Most Read Articles
05 Jun 2018
Men with systemic lupus erythematosus (SLE) are more likely to develop coronary artery calcifications (CAC) than age- and sex-matched controls, a recent study has shown. Such risk among patients with SLE is associated with older age, increasing chronic damage and cumulative dose of corticosteroids.

Fatigue, sleep disorder intensify pain of hip osteoarthritis

21 Nov 2019

Poor sleep quality and greater fatigue may worsen pain in individuals with symptomatic hip osteoarthritis (OA), results of a recent study have shown.

The authors evaluated the association of sleep quality, sleep duration and fatigue with hip pain exacerbations in people with symptomatic OA. A total of 252 participants completed the online questionnaires at 10-day intervals (control periods) and were followed for 90 days. Hip pain exacerbation (case periods) was defined as an increase of 2 points in pain intensity compared with baseline on a numeric rating scale (0–10).

The Pittsburgh Sleep Quality Index was used to assess subjective sleep quality and sleep duration and the Multidimensional Assessment of Fatigue to measure fatigue in both periods. Associations were assessed using univariable and multivariable conditional logistic regressions.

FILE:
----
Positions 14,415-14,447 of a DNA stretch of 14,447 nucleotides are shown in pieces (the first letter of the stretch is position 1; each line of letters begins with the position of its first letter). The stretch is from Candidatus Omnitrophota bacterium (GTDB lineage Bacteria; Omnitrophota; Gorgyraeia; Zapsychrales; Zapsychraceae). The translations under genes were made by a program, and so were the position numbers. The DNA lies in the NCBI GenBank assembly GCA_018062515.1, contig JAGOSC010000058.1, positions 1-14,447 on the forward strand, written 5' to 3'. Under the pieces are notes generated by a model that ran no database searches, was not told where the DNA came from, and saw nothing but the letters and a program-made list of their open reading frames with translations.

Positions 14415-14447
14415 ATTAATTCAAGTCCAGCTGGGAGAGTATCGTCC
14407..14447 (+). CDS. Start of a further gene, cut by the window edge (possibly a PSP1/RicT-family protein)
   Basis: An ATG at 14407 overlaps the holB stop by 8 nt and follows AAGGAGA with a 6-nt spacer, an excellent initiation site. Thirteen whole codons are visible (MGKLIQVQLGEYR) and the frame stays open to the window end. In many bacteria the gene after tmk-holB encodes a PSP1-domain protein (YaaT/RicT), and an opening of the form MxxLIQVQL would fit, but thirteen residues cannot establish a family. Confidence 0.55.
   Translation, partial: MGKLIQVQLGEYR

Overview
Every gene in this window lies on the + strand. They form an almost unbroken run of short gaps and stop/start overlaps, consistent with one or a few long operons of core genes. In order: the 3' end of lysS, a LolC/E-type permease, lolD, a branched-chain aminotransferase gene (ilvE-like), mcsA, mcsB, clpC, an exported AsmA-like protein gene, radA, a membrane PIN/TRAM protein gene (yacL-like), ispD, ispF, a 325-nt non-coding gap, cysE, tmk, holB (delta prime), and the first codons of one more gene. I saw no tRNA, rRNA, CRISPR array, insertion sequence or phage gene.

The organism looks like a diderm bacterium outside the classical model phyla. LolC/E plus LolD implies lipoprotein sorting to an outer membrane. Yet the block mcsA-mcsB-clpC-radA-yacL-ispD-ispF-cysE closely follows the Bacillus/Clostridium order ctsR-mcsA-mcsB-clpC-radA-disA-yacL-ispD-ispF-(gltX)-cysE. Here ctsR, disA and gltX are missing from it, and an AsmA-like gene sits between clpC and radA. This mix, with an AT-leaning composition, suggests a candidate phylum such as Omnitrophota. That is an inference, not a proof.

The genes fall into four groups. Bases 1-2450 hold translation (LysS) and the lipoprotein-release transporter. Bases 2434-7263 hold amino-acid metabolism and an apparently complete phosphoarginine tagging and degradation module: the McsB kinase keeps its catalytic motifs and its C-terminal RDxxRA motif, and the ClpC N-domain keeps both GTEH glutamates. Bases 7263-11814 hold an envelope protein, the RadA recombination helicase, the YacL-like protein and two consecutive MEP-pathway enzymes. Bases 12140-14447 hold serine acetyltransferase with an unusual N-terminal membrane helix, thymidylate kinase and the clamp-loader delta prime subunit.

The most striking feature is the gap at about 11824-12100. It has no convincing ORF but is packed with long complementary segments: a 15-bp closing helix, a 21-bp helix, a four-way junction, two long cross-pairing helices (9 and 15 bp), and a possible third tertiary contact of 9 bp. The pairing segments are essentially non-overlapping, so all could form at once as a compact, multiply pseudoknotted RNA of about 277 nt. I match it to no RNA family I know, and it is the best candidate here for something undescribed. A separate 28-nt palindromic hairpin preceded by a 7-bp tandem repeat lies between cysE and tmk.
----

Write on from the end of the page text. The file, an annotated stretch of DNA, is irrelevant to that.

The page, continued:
Of the participants, 130 (52 percent) were included in the final analysis. Both poor sleep quality and greater fatigue correlated with a higher likelihood of pain exacerbations (odds ratio [OR], 1.72, 95 percent confidence interval (CI), 1.04–2.86 and OR, 1.92, 95 percent CI, 1.21–3.05, respectively) in univariate analysis. Short sleep duration, however, was not related to pain exacerbations.

Multivariate analysis also showed the association of poor sleep quality and greater fatigue with pain exacerbations after adjustment for physical activity and night pain levels. No significant interaction was seen between sleep quality and fatigue (p=0.21).

“Sleep disorders and fatigue should be considered when dealing with pain exacerbations,” according to the authors.

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Most Read Articles
05 Jun 2018
Men with systemic lupus erythematosus (SLE) are more likely to develop coronary artery calcifications (CAC) than age- and sex-matched controls, a recent study has shown. Such risk among patients with SLE is associated with older age, increasing chronic damage and cumulative dose of corticosteroids.